Hair animation remains one of the most difficult areas of character creation. Mimicking the collective, but not altogether uniform, motion of thousands of flexible, wispy strands is a task that even expert animators find daunting. Lifelike hair animation can elevate an otherwise dull animation, or even be a central aspect of a character’s personality. Claudia Chung, the simulation supervisor on the 3D animated film, Brave, told Inside Science the great lengths her team went to perfect Merida’s famous, red locks, saying, “it took us almost three years to get the final look for her hair and we spent two months working on the scene where Merida removes her hood and you see the full volume of her hair."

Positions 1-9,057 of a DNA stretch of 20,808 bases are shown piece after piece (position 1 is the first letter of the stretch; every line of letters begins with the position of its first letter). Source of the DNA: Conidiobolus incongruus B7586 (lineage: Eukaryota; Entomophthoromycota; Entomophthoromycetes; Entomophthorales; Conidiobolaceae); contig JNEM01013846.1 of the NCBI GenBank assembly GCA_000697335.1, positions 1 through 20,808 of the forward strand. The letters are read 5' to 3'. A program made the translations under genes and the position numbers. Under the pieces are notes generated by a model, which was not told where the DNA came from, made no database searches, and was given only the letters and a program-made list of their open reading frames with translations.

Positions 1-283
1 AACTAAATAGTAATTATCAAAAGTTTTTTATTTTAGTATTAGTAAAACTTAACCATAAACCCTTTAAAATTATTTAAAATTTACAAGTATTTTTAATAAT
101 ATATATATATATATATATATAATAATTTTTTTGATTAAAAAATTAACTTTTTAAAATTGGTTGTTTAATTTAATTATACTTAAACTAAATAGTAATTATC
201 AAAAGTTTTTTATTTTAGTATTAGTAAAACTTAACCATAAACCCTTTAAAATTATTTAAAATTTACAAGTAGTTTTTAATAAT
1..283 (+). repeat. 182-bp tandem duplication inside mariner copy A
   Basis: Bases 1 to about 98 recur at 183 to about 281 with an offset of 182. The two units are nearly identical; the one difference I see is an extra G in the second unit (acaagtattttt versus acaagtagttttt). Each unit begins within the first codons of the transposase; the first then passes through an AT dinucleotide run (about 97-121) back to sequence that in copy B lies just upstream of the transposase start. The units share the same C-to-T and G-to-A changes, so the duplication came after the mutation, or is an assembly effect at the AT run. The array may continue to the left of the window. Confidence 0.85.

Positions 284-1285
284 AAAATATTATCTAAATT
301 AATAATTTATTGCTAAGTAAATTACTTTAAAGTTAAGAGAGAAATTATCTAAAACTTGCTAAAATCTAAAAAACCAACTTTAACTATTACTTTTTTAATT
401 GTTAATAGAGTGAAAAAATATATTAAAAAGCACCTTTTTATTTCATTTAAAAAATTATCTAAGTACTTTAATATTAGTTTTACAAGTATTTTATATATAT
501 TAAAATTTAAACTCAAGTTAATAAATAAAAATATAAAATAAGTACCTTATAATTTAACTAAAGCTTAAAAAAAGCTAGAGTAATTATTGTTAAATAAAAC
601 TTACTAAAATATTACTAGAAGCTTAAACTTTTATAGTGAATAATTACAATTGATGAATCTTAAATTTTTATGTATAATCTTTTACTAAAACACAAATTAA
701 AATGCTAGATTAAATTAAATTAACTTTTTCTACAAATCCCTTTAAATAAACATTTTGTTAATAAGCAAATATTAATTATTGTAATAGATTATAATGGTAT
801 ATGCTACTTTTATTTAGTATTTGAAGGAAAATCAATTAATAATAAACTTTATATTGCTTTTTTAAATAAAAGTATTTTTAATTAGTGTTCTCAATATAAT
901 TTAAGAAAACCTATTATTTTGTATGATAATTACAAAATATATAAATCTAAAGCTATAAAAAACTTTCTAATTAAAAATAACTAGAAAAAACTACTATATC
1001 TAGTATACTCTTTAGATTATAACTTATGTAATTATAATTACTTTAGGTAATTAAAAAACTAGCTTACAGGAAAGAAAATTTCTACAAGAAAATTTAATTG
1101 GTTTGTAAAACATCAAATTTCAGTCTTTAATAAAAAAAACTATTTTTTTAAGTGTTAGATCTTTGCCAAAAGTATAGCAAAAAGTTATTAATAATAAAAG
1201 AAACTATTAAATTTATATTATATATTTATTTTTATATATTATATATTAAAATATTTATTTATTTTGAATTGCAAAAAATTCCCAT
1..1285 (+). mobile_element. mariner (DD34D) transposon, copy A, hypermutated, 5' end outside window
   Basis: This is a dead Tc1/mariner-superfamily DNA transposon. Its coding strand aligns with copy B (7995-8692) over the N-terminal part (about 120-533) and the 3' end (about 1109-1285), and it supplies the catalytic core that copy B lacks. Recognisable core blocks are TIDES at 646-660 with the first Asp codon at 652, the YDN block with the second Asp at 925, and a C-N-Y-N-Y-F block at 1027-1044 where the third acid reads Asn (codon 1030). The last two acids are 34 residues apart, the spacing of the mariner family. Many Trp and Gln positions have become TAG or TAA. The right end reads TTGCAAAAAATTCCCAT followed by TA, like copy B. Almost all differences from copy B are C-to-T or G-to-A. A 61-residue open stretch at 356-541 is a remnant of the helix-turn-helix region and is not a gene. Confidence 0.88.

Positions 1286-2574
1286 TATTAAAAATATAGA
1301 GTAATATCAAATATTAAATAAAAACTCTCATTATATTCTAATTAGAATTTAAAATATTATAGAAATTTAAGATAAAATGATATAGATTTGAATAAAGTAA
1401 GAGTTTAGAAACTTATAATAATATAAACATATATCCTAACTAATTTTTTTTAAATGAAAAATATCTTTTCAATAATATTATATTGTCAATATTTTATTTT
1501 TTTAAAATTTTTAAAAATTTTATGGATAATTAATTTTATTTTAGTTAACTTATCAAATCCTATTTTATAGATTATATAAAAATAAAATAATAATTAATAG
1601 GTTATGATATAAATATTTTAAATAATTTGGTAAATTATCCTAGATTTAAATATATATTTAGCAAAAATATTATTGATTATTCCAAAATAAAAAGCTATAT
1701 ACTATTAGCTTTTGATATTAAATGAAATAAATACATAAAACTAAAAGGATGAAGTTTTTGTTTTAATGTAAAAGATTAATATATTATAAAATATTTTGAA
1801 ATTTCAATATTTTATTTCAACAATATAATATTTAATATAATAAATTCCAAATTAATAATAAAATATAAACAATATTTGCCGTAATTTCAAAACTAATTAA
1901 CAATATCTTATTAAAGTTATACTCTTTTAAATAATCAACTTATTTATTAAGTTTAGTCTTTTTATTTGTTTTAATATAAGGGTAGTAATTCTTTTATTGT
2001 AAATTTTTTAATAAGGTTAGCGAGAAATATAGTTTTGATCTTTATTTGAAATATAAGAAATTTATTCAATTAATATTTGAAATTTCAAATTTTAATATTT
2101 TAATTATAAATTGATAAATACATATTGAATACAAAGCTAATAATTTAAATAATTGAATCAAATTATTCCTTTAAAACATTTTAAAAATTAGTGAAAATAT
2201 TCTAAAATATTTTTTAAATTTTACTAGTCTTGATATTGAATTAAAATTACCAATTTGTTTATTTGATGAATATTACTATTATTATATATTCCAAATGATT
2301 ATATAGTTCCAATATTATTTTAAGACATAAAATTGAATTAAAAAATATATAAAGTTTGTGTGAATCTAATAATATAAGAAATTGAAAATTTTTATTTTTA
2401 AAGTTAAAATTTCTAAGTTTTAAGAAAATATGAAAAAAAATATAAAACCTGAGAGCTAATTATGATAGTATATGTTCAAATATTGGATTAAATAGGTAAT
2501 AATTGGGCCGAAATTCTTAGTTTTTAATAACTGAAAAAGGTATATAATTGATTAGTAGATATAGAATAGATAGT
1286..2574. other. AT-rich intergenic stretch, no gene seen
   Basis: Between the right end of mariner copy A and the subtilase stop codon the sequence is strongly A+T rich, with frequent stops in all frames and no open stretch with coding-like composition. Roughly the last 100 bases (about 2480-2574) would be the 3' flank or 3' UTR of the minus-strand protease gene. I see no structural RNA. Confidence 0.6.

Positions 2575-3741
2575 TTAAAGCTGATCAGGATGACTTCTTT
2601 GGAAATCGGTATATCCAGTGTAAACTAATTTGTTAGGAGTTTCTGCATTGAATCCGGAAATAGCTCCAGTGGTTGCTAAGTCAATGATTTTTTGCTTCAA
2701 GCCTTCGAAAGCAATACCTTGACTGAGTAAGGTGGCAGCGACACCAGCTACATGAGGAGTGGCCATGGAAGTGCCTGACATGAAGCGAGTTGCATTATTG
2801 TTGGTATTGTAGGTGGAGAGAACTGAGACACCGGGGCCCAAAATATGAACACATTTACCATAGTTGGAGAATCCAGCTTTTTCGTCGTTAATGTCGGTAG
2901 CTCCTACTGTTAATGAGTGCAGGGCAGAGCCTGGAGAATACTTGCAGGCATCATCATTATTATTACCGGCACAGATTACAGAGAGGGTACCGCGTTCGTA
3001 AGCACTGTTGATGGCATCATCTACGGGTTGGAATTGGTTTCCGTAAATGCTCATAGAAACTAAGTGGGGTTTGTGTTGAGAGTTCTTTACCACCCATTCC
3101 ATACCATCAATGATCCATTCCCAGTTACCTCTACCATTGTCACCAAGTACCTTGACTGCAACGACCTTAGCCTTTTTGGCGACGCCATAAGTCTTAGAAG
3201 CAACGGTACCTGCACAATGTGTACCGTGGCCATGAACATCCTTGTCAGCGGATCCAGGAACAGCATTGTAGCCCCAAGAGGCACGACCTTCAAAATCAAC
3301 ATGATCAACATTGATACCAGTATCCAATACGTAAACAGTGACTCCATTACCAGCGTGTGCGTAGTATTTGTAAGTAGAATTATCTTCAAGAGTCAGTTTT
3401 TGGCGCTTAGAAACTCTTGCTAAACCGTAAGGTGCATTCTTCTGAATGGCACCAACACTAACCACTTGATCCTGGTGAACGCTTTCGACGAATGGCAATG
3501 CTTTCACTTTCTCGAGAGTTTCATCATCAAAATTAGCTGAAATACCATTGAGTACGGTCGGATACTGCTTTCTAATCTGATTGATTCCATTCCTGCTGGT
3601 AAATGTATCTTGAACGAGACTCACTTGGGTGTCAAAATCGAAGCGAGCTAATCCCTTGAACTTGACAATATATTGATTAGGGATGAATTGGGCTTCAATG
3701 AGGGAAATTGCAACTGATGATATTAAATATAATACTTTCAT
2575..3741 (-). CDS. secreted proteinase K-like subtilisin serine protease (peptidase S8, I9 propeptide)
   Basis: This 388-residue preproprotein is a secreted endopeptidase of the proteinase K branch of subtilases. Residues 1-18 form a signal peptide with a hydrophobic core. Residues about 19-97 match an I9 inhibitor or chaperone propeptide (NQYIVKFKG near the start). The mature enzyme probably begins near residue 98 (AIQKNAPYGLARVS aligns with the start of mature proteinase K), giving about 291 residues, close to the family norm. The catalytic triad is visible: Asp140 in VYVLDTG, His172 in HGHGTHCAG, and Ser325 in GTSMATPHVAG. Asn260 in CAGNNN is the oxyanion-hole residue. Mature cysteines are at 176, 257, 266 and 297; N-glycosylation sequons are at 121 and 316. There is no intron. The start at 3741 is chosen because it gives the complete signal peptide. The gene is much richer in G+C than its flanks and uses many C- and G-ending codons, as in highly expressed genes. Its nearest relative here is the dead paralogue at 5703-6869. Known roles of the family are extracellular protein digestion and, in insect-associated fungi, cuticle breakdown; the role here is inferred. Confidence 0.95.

Achieving beautiful secondary motion for materials like hair and cloth provides similar artistic challenges in both 3D and 2D—keyframe animation for hair can be time consuming and complex, while creating uniform hair can look unnatural and flat. With Creature 2D, animators can rely on physics simulation to achieve fast and natural hair animations—from dynamic bouncing as a character moves, to creating blowing hair in powerful winds. DeepMotion physics engineer, Tom Mirades, reveals his process for animating hair using Creature in the video above. Watch his process as he uses Photoshop to create hair sections from a 2D image, rigs and weights his 2D mesh, and adds physics/force motors to finally animate his character’s hair. Tom used an artwork by Maciej Kuciara for this animation.
Tom also recreated his hair animation in Spine 2D. See the Creature verses Spine time-lapse comparison below.
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